I expected a nice dinner, fun company and good wine, which I got, but at the HMNMH Foundation fundraiser I also had some interesting one-on-one time with Ojai Vineyard’s assistant winemaker Fabien Castel.
But first we must start with some hand passed appetizers – marinated tuna and red potatoes – paired with a bright and cheery 2012 rosé that cooled off the guests as they entered and mingled in the private Salt Creek Grille patio.
I got to say hello to Marlee Lauffer, Wendy Whitehead, Jason and April Price, Jill Friedman, Tim and Jenny Ketchepaw, Charlie Borreson, Julia Vose and Jay Cappilla, Diana Vose, Bob and Margo Hudson, Robert Herring, Cindy Tompkins, Jennifer Chadwick, Chef Tamra Levine and Greg Amsler.
Then, settling us down to our tables, Wendy Whitehead, the president of the Guild, thanked the board, Salt Creek Grille and the guests before introducing Castel.
Winemaker Fabien Castel
Castel is French, and his only experience with wine was that he had drank it. Then he met Ojai Vineyards’ winemaker Adam Tolmach and began as his apprentice.
Castel talked about prohibition, how wine had to then be reintroduced, the consequence of that down period and resurgence is what you see today. “Everybody in America is into wine and into learning.” Castel said. They make 20 wines every year but have 150 different bottlings offered at the tasting room. (See my notes below on the 1991 Pinot we got to have!)
“In older wines what I want you to get is that wine is unlike any other product,” Castel said, “Age ability makes it an almost mythical drink. It can stay in cellars and not ever be wasted.”
“To me it’s about sitting down (with wine) and being together with friends and eating. Notice how it interacts with the food. And tonight is about fun, and how wine enhances the experience.”
“What’s not really talked about is that older wines, wine in general, are all different in taste and different in effect. And it was used as a medication, to cleanse wounds, back in the Middle Ages. Fermentation itself is magical in creating a product that helps our digestion and lifts our spirits.”
Castel produced his first vintage in 2001. “When making wine you are reminded of the time it takes to make the wine, even a change in equipment changes aesthetic of the wine.
Winemakers want another voice; a literary voice of America, and that’s what I’m trying to find. We are looking for the next brilliant writer. With wine writers…there isn’t this greatness that has transpired yet. We need a more emotional voice. Writing about wine is not that linear, as a sense of smell and taste is not scientific, so why describe wines in a predictable, practical, one-dimensional way?”
Tonight Castel said he was met by very interested people; a wide diversity of how people approach wine, and (pleasantly) very unpredictable.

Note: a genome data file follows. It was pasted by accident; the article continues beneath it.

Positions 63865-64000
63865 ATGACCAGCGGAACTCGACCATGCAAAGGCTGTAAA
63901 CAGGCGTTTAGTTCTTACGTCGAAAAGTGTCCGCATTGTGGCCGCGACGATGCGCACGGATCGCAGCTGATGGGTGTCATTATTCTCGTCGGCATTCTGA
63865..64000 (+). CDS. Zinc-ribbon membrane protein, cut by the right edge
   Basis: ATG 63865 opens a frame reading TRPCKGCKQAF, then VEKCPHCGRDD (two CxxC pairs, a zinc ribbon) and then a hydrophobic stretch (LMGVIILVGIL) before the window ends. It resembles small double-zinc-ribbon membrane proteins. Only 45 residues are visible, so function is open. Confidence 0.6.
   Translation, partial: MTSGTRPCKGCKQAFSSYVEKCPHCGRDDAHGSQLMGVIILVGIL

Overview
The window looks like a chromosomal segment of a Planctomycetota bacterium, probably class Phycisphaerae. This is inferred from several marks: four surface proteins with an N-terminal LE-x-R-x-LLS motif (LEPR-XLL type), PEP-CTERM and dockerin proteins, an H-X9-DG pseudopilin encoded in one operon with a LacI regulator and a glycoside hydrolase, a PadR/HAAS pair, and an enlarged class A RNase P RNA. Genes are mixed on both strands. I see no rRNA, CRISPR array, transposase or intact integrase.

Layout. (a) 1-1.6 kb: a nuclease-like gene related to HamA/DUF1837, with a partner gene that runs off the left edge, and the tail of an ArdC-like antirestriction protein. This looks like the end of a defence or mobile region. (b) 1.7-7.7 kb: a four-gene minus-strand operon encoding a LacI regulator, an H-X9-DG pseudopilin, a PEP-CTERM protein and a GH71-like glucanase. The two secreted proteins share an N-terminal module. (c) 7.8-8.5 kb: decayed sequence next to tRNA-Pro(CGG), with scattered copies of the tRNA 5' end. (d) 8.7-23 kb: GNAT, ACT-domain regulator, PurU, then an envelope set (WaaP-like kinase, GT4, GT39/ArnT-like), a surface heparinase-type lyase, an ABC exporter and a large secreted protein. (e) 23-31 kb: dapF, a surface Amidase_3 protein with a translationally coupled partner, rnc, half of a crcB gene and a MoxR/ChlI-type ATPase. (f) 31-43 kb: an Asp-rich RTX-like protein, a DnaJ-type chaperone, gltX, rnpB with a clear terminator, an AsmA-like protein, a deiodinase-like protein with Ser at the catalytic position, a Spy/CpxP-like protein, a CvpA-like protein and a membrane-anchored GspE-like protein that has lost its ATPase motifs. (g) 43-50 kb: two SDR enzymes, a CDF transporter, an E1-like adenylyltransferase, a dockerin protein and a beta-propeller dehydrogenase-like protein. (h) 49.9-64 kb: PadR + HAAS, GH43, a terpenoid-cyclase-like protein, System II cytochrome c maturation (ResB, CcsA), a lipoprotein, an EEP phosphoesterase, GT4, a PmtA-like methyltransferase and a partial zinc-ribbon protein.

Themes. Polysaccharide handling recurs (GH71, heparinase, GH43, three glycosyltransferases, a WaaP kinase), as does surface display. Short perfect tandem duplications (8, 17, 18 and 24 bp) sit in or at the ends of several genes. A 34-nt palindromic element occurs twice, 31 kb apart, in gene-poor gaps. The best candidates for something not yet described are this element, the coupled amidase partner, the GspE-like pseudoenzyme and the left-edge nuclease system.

“I hear the sound bytes of culture, but reality is more complex and doesn’t fit the sound bites. We have to take the time to taste all over the world and gain worldwide knowledge.”
Back to the Wine and the Dinner
Executive Chef Ignacio Munoz and his staff cooked all of the dishes and Catering Director Tamra Levine designed the pairing menu.
After the appetizers the guests enjoyed a ‘10 Chardonnay with a roasted beet salad; the Chardonnay, similar in taste to a Sauvignon Blanc but with more balance and less acidity, was a nice complement to the tangerine cream dressing that Chef Tamra had designed.
The ‘10 Pinot Noir was excellent with the salmon and steak course – and because I wanted to save the ‘08 Syrah for the decadent chocolate soufflé dessert.
By 7:30 p.m. the sun had set, the air had cooled and the conversation swelled. Most guests revisited the wines we had been served while chatting. Then we got a big surprise as a magnum of cellared Pinot Noir made its rounds.
A ‘91 Pinot, that we were warned had a distinct barnyard nose, I couldn’t wait to get my hands on. The manure aromas before and after tasting, blew off in a few minutes of swirling in my glass. It was totally amazing: dry, mature fruit, pepper, 2011 port notes…how was that possible? Those at my table, when I mentioned port could both smell and taste it. Why 2011? Well, only because of the ’11 Vintage port tasting I had attended a few weeks ago had jaded me. It had lingered on my palate as long as this Pinot Noir, from Ojai California, did.
As we neared the end of the evening Salt Creek Grille owner Greg Amsler came out and thanked his chefs and staff. And yes, there was applause.
From Chef Tamra Levine came this inspired menu
Rose with Passed Appetizer
Nicoise Canapés…Marinated Tuna/Haricot Verts/Baby Red Potatoes
Nicoise Olive Aioli
Chardonnay –First Course
Vari-Colored Roasted Beet Salad with Romaine/Spring Vegetables/
Tangerine Cream Dressing
Pinot Noir /Syrah Course
Wood-Grilled Fennel Crusted Salmon
Fireside Cocoa Rub Steak/ Syrah-Cherry Sauce/
Garlic-Rosemary Roasted Potatoes/Catalan Spinach
Petite Chocolate Soufflé/Ganache Drizzle
The Henry Mayo Newhall Memorial Health Foundation
From the website: http://henrymayogiving.com/
Established in 1984, the Henry Mayo Newhall Memorial Health Foundation strives to increase community awareness of Henry Mayo Newhall Memorial Hospital, and raise vital funds for expanding services and acquiring new technology to bolster the level of care already available at the Hospital. The Foundation has raised more than $50 million to give the residents of our community access to exceptional medical care.